Grateful for the day-to-day and for today

I often focus on the big things in my children’s lives – future careers, health issues, long term effects of short term decisions – as well as in my own life and the lives of those whom I love and feel I have some bit of affect on. In my rush to influence the future, I often miss what’s going on day-to-day. But not always.

Sometimes there is the reminder that today is all that really matters. Walking with my oldest a while back, we came across a dog with his owner, and this encounter prompted the following conversation:

Me: “Dogs bring out the worst in me. I love other people’s dogs, but I CANNOT live with them.”

John: “I’d like one of those Alaskan Huskies with the blue eyes.”

Me: “That’s cool.  When you have your own place, you can get a dog.”

John: “Yeah.”

Me: “Maybe when all of you are moved out and on your own, and Dad and I are retired, I’d like to get a dog.”

John: “Really?! You don’t have that much time.”

Me: “!”

Honestly, we had just been talking about how time flies, how I remember vividly him as a baby, in a onesie covered in multi-colored airplanes. And suddenly it’s 20 years later, and we’re walking and talking about when he’s out on his own. And how time is flying and how a dog is a long term commitment, so perhaps I might want to consider that sooner rather than later. And that’s quite a reminder that I need to focus on the day-to-day, on the rare dinner when the five of us are together, on the walks with my children, the late-night back scratches, the Jeopardy matches, afternoons spent painting rocks, and the tradition of holidays where we are all (or at least most of us) together.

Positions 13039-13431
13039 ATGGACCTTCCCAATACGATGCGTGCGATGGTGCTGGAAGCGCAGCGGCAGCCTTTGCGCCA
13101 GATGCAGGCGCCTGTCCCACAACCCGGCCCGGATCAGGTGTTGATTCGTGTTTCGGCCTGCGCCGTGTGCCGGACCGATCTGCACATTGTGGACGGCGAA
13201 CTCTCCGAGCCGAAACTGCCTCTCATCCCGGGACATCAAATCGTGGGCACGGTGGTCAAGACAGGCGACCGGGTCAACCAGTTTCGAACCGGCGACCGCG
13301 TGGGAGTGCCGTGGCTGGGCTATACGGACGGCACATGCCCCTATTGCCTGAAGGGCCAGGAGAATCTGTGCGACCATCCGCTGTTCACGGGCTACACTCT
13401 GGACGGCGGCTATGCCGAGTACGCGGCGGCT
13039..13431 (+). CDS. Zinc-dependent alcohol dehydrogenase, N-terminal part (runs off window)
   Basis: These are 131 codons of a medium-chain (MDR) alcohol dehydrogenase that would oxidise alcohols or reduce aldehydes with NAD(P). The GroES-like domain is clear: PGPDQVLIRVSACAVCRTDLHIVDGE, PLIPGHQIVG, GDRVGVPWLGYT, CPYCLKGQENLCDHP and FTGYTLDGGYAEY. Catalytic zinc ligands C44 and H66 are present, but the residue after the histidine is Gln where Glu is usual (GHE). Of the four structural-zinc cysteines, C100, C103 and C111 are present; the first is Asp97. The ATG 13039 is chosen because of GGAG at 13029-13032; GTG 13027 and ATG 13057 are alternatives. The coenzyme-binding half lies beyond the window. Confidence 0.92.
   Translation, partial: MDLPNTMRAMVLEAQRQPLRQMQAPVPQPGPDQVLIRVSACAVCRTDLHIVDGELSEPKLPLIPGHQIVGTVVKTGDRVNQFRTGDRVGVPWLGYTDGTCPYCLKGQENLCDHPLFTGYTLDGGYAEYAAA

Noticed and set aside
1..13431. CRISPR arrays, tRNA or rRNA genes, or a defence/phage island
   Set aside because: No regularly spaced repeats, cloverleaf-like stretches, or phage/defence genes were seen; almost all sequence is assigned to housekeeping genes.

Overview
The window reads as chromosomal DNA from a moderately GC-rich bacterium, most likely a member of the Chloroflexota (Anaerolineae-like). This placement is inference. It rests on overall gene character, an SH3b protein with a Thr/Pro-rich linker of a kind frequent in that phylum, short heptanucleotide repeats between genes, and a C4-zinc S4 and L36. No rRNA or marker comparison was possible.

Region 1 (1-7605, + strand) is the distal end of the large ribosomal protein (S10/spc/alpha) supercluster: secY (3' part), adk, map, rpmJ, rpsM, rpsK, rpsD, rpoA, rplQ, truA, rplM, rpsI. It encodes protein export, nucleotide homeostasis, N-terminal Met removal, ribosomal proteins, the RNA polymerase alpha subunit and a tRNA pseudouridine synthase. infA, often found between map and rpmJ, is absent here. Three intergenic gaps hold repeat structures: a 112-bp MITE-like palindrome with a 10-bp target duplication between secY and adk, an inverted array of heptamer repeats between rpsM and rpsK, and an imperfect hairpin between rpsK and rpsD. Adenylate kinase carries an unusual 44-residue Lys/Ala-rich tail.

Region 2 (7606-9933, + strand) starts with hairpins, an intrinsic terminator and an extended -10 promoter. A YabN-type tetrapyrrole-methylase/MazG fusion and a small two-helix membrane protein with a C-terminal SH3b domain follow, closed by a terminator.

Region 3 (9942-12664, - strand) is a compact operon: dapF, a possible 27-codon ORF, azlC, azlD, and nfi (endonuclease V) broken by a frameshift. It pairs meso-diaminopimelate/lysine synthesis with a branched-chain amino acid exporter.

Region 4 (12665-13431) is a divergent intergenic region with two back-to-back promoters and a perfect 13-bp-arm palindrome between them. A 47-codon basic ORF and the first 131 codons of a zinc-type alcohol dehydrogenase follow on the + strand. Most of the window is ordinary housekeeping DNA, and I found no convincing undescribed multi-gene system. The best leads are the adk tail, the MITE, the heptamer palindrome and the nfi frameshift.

When I originally wrote this piece, Thanksgiving was just a few days away, and we were to celebrate with Steve’s family as we have for most of our married life, grateful for those here, perhaps welcoming a new friend, sharing our lives and enjoying the memories we make. I have always loved Thanksgiving, my favorite of all holidays, food and family-focused with no materialistic overtones. Even as family has changed, both my definition of and those surrounding me, I’ve always tried to appreciate the here and now, on Thanksgiving absolutely, but each day as well. This walk with John reminded me again of the importance of today, of the short term as well as the long term, of joy, of appreciation, of life.

That being said, I don’t think we’ll be getting a dog anytime soon.

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